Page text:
A few years before the Saracen set sail from Plymouth Sound a society created to disseminate a wide spectrum of up-to-date information had been closed. Called the Society for the Diffusion of Useful Knowledge it was in existence for a little over 20 years and although though based in London it had supporting committees in many towns and cities. One of the largest appears to have been in Plymouth. Information was diffused through a number of publications including the Penny Cyclopaedia in which all kinds of subjects were listed in alphabetical order. In volume 21, under S, was Siam. Here reference was made to the ‘Green Turtle (Testudo Midas)’ which abounded on the islands off the east coast of the Gulf of Siam. Koh Krah was, of course, off the west coast but, nevertheless, it seems reasonable to presume, particularly as the Saracen visited the east coast of the Gulf between June and August, which were months during which this species of turtle usually laid its eggs, that the turtles the Saracen came across on Koh Krah and elsewhere were Green Turtles. The Penny Cyclopeadia article said the eggs from the east coast islands were collected and sent to Bangkok as food. It is unclear whether Koh Krah was visited by itinerant egg collectors or not but even if they did the number of hatchlings that eventually broke their shells, dug themselves out of their pit and then attempted to make their way to the sea must have been huge. Richards said 150 turtles came ashore on the island in one night and so, if each laid an average of 100 eggs, it means that there was a potential addition to the turtle population of 15000 from one night’s pit creation alone! Perhaps the large number of returnees indicates that Koh Krah was, indeed, something of a refuge for turtles, with a lower than usual count of bird, animal and human predators.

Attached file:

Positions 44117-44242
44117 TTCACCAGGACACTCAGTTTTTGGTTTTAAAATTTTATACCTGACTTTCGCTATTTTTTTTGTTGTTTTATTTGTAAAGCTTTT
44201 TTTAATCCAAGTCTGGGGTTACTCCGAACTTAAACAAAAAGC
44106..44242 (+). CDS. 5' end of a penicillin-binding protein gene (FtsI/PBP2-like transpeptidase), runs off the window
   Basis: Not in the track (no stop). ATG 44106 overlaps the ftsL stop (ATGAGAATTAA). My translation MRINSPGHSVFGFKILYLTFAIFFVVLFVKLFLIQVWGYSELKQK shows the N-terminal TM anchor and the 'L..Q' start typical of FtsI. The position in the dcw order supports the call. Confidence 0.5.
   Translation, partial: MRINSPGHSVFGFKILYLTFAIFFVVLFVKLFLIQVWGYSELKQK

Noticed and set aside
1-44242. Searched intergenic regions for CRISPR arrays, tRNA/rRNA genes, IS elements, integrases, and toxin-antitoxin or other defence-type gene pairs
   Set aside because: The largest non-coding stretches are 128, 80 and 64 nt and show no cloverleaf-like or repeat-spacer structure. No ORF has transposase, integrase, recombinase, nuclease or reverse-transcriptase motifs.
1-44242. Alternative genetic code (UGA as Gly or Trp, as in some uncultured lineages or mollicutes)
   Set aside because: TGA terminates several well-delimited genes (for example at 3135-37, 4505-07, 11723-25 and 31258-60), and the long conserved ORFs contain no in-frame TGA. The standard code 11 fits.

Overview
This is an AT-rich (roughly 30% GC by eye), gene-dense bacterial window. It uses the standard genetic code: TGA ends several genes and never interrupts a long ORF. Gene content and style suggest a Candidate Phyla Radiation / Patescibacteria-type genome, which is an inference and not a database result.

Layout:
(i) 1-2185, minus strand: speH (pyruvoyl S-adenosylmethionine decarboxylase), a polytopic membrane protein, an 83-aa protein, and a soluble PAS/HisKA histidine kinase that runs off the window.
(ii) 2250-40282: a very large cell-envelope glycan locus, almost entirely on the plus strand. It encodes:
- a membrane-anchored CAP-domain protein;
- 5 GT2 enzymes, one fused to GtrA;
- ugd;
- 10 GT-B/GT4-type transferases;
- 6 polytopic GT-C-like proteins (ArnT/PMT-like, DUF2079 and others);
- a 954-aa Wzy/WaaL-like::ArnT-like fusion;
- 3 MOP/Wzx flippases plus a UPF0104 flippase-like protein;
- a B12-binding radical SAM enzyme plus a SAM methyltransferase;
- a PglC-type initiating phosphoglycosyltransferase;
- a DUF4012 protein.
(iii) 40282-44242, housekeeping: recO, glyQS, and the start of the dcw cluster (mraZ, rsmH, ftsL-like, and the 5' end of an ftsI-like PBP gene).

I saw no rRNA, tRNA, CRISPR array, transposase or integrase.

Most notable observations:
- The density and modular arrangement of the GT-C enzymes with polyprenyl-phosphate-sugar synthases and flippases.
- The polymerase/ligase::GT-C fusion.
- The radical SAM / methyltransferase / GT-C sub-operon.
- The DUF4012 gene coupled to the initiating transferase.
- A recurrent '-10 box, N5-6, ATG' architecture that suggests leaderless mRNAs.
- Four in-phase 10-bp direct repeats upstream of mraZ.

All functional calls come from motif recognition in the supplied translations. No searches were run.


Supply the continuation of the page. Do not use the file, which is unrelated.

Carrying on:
It would be interesting to know who supplied the information about the east coast islands of the Gulf of Siam. Could it have been Captain Beaufort, R.N. who was a member of the main committee of the Society for the Diffusion of Useful Knowledge and who had such wide connections with scientists and Royal Navy surveyors? He, like Richards, had probably tasted turtle on more than one occasion. Whoever it was it seems reasonable to suppose that, as recorded in the ship’s log, two parties sent out from the Saracen to ‘catch turtles’ in August were successful. If so the officers and crew may have enjoyed a surfeit of turtle meat, roast or stewed, as the ship continued up the coast.